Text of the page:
//Creating Connection using connection string as parameter
var con = new C1D365SConnection(builder.ConnectionString);

For details, refer to the detailed documentation topic - OAuth Authorization.

Querying

After establishing a secure connection, you can query against the data source using standard SQL syntax as the provider supports most SQL functionality including join queries, functions, and summaries. The basic CRUD operations such as insertion, updating, and deleting data, can be performed either in the connected mode or disconnected mode by using the C1D365SCommand and C1D365SDataAdapter objects.

The sample code below depicts the basic CRUD operations being performed using the C1D365SDataAdapter object:

---------------------------------------------------------------------------------------------------------------------------------------------
//READ QUERY
using (C1D365SConnection conn = new C1D365SConnection(connstr))
{
  conn.Open();
  C1D365SDataAdapter adapter = new C1D365SDataAdapter(conn, "Select  accountid, name  FROM Accounts where name ='Updated_Name'");
  DataTable dataTable = new DataTable();
  adapter.Fill(dataTable);            
}
---------------------------------------------------------------------------------------------------------------------------------------------

---------------------------------------------------------------------------------------------------------------------------------------------
//INSERT QUERY
using (C1D365SConnection conn = new C1D365SConnection(connstr))
{               
  conn.Open();

  //Populate Datatable
  C1D365SDataAdapter adapter = new C1D365SDataAdapter(conn, "Select * from accounts limit 10");
  DataTable dataTable = new DataTable();
  adapter.Fill(dataTable);//Data Table fill

  //Create Insert Command
  adapter.InsertCommand = new C1D365SCommand(conn);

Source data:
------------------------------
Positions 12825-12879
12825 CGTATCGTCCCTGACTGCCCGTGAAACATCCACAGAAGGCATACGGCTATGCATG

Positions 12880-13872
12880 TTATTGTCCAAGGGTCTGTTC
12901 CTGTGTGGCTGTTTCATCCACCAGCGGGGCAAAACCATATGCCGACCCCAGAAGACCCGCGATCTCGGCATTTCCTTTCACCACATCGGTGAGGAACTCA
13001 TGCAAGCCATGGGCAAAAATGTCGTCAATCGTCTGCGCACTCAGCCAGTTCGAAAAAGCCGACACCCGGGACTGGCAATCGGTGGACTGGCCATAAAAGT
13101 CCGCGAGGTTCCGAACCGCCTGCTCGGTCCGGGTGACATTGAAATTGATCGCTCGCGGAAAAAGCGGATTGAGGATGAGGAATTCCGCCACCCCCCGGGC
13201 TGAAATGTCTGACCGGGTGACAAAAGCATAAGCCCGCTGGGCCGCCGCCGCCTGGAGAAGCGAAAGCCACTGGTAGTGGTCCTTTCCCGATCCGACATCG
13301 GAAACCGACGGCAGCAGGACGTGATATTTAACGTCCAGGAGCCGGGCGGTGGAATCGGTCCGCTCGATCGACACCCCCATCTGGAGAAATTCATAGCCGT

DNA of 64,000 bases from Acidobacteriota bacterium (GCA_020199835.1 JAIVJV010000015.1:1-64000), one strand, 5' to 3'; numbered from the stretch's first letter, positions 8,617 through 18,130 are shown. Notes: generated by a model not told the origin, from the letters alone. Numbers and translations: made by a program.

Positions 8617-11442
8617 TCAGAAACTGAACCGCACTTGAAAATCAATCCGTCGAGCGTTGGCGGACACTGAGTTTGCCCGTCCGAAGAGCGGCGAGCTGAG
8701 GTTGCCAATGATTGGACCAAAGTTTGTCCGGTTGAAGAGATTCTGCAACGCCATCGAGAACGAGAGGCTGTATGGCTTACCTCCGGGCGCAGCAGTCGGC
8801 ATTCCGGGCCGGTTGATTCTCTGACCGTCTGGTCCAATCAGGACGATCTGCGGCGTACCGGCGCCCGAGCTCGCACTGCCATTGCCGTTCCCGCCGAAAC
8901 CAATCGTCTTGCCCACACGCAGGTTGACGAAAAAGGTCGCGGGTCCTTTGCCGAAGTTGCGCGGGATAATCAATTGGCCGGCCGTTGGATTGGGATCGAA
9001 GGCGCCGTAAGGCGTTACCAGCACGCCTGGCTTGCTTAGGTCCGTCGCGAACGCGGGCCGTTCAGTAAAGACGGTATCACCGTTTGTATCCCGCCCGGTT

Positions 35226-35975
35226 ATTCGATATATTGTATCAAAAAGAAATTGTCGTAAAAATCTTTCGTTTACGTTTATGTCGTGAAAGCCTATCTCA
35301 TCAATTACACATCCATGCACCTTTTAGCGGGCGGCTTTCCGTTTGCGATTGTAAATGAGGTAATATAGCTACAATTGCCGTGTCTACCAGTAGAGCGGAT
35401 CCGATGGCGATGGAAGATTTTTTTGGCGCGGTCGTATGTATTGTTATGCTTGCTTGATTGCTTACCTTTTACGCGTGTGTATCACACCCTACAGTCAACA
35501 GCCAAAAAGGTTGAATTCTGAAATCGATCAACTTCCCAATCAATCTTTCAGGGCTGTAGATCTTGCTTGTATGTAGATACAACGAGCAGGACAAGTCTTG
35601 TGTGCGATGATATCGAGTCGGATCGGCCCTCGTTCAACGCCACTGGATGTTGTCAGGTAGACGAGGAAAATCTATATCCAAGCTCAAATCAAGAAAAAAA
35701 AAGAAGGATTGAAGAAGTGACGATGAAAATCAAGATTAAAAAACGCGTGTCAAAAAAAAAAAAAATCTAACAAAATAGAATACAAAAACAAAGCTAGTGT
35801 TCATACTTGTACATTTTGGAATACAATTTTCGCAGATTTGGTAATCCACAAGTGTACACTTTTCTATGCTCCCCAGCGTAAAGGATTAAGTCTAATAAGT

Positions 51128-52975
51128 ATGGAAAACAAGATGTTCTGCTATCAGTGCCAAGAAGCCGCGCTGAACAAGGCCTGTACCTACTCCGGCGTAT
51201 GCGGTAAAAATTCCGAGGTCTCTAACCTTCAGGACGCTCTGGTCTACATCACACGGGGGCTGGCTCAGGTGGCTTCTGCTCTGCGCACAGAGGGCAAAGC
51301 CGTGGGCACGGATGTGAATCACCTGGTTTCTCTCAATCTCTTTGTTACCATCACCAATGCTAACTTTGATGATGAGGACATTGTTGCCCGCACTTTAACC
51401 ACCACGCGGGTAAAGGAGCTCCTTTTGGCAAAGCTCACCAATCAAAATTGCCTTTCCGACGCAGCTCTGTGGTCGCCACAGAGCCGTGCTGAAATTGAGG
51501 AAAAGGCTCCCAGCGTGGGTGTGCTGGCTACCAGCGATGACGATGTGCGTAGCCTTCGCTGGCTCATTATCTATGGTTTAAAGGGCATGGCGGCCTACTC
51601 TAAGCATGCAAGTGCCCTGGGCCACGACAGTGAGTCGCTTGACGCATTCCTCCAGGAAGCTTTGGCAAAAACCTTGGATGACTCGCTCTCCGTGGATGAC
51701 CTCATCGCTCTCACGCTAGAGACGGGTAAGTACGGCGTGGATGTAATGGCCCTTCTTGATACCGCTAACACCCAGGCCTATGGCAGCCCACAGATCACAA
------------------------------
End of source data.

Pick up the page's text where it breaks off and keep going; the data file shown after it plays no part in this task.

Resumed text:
adapter.InsertCommand.CommandText = "Insert INTO accounts (accountid, name) VALUES (@accountid,@name)";
  adapter.InsertCommand.Parameters.Add(new C1DbParameter("@accountid", DbType.Guid, "accountid"));//adding Parameters
  adapter.InsertCommand.Parameters.Add(new C1DbParameter("@name", DbType.String, "name"));
  adapter.InsertCommand.UpdatedRowSource = UpdateRowSource.None;

  //Perform Insert Operation
  DataRow bookRow1 = dataTable.NewRow();
  bookRow1["accountid"] = Guid.NewGuid();//Datatable Rows Updated for Insertion
  bookRow1["name"] = "Rajesh";
  dataTable.Rows.Add(bookRow1);

  //Update database
  adapter.Update(dataTable);
}
---------------------------------------------------------------------------------------------------------------------------------------------

---------------------------------------------------------------------------------------------------------------------------------------------
//UPDATE QUERY
using (C1D365SConnection conn = new C1D365SConnection(connstr))
{               
  conn.Open();

  //Populate Datatable
  C1D365SDataAdapter adapter = new C1D365SDataAdapter(conn, "Select * from accounts limit 100");
  DataTable dataTable = new DataTable();
  adapter.Fill(dataTable);

  //Create Update Command
  adapter.UpdateCommand = new C1D365SCommand(conn);
  adapter.UpdateCommand = new C1D365SCommand(conn, "UPDATE accounts SET name = @upname " + "WHERE name = @name");
  adapter.UpdateCommand.Parameters.Add(new C1DbParameter("@name", DbType.String, "name"));
  adapter.UpdateCommand.Parameters.Add(new C1DbParameter("@upname", DbType.String, "name"));//Adding Parameters
  adapter.UpdateCommand.UpdatedRowSource = UpdateRowSource.None;

  //Perform Update Operation
  DataRow bookRow1 = dataTable.Rows[0];
  bookRow1["name"] = "Rajesh";

  //Update database
  adapter.Update(dataTable);
}
---------------------------------------------------------------------------------------------------------------------------------------------

---------------------------------------------------------------------------------------------------------------------------------------------
//DELETE QUERY
using (C1D365SConnection conn = new C1D365SConnection(connstr))
{               
  conn.Open();

  //Populate Datatable
  C1D365SDataAdapter adapter = new C1D365SDataAdapter(conn, "Select * from accounts limit 10");